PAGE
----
5. 5.
    Hunt DR, Verzier N, Abend SL, Lyder C, Jaser LJ, Safer N, Davern P. Fundamentals of Medicare patient safety surveillance: intent, relevance, and transparency. In: Henriksen K, Marks ES, Lewin DI, eds. Advances in Patient Safety: From Research to Implementation. Volume 2. Concepts and Methodology. AHCPR Publication Number 05-0021-2. Rockville, MD: Agency for Healthcare Research and Quality; 2005.Google Scholar
  6. 6.
    Ibrahim SA, Stone RA, Han X, Cohen P, Fine MJ, Henderson WG, Khuri SF, Kwoh CK. Racial/ethnic differences in surgical outcomes in veterans following knee or hip arthroplasty. Arthritis Rheum. 2005;52:3143–3151.PubMedCrossRefGoogle Scholar
  7. 7.
    Institute of Medicine. To Err Is Human: Building a Safer Health System. Washington, DC: National Academy Press; 2000.Google Scholar
  8. 8.
    Kurtz S, Ong K, Lau E, Mowat F, Halpern M. Projections of primary and revision hip and knee arthroplasty in the United States from 2005 to 2030. J Bone Joint Surg Am. 2007;89:780–785.PubMedCrossRefGoogle Scholar
  9. 9.
    Lawrence RC, Helmick CG, Arnett FC, Deyo RA, Felson DT, Giannini EH, Heyse SP, Hirsch R, Hochberg MC, Hunder GG, Liang MH, Pillemer SR, Steen VD, Wolfe F. Estimates of the prevalence of arthritis and selected musculoskeletal disorders in the United States. Arthritis Rheum. 1998;41:778–799.PubMedCrossRefGoogle Scholar
  10. 10.
    Lopez JP, Burant CJ, Siminoff LA, Kwoh CK, Ibrahim SA. Patient perceptions of access to care and referrals to specialists: a comparison of African-American and white older patients with knee and hip osteoarthritis. J Natl Med Assoc. 2005;97:667–673.PubMedGoogle Scholar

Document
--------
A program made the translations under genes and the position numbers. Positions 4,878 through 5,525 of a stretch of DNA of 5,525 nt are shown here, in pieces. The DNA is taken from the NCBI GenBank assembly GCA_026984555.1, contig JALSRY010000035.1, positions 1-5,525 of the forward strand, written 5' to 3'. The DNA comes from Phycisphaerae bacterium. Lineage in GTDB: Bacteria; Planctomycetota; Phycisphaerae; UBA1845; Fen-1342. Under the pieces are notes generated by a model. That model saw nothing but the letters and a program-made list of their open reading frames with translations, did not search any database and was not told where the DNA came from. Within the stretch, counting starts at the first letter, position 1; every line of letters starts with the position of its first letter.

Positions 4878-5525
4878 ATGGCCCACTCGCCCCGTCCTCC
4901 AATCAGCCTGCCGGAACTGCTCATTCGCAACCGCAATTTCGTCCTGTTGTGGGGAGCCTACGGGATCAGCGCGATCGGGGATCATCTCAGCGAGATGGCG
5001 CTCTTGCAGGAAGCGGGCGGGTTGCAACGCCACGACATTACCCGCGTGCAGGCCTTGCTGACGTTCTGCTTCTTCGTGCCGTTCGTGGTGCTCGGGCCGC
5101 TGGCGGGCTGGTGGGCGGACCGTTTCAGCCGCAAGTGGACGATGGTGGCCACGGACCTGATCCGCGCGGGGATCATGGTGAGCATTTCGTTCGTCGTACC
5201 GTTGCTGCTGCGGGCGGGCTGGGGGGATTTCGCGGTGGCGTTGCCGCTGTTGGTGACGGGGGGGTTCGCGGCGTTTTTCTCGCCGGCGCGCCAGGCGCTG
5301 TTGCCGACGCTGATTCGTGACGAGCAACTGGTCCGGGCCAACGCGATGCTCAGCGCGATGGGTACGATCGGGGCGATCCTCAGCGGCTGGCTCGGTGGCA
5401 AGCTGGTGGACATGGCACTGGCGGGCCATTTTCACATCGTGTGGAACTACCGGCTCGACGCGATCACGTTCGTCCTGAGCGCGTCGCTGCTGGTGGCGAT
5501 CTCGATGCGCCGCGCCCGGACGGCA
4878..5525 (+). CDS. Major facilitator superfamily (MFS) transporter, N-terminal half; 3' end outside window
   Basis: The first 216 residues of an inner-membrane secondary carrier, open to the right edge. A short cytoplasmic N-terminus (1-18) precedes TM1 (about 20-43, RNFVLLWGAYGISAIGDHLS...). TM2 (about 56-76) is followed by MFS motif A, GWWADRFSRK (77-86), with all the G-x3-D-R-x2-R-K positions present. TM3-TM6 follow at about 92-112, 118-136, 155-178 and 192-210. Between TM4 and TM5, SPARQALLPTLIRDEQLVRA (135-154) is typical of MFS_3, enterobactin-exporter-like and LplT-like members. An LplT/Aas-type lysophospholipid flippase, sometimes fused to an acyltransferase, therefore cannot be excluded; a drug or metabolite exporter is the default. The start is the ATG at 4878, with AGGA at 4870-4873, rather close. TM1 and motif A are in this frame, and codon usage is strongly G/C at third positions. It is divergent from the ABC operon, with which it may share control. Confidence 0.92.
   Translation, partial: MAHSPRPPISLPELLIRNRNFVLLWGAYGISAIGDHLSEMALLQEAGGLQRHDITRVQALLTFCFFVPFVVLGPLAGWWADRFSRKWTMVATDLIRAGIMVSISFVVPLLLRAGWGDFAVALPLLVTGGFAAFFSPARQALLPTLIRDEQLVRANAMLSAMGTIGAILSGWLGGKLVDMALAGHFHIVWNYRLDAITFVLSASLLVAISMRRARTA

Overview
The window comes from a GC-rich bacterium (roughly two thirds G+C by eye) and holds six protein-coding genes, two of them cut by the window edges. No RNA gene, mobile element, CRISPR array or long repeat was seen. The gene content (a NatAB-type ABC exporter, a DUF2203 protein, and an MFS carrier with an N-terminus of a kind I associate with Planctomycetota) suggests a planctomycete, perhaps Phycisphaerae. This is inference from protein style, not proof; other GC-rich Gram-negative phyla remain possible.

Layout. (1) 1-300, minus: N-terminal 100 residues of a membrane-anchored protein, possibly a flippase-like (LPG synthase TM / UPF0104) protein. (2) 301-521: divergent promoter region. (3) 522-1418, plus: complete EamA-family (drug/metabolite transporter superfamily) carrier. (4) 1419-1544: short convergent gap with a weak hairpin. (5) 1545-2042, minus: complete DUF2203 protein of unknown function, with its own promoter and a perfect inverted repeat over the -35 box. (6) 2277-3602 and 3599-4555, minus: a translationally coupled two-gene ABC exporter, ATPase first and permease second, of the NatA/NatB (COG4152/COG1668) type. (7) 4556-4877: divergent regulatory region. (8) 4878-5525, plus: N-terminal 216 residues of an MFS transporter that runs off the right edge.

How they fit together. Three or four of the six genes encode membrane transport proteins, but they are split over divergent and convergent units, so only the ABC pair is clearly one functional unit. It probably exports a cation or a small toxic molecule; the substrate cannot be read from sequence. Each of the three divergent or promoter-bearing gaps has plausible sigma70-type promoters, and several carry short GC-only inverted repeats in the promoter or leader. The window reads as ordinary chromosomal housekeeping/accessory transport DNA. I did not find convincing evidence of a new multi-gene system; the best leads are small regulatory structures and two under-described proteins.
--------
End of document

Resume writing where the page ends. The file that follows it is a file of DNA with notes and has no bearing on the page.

11. 11.
    Mahomed NN, Barrett J, Katz JN, Phillips CB, Losina E, Lew RA, Guadagnoli E, Harris WH, Poss R, Baron JA. Rates and outcomes of primary and revision total hip replacement in the United States Medicare population. J Bone Joint Surg Am. 2003;85:27–32.PubMedGoogle Scholar
  12. 12.
    National Joint Registry. National Joint Replacement Registry of England and Wales 4th Annual Report. 2007. Available at: http://www.njrcentre.org.uk/NjrCentre/Portals/0/Documents/England/Reports/NJR_AR_4.pdf. Accessed June 17, 2011.
  13. 13.
    National Service Scotland. Scottish Arthroplasty Project Annual Report 2007. Available at: http://www.arthro.scot.nhs.uk/Reports/Scottish_Arthroplasty_Project_Report_2007.pdf. Accessed June 17, 2011.
  14. 14.
    Parvizi J, Johnson BG, Rowland C, Ereth MH, Lewallen DG. Thirty-day mortality after elective total hip arthroplasty. J Bone Joint Surg Am. 2001;83:1524–1528.PubMedGoogle Scholar

Copyright information

© The Association of Bone and Joint Surgeons® 2011

Authors and Affiliations

  • James I. Huddleston
    • 1
    Email author
  • Yun Wang
    • 2
    • 3
  • Carlos Uquillas
    • 1
  • James H. Herndon
    • 4
  • William J. Maloney
    • 1
  1. 1.Department of Orthopaedic SurgeryStanford Medicine Outpatient CenterRedwood CityUSA
  2. 2.Qualidigm IncMiddletownUSA
  3. 3.Harvard School of Public HealthBostonUSA
  4. 4.Department of Orthopaedic Surgery, Massachusetts General HospitalHarvard Medical SchoolBostonUSA

Personalised recommendations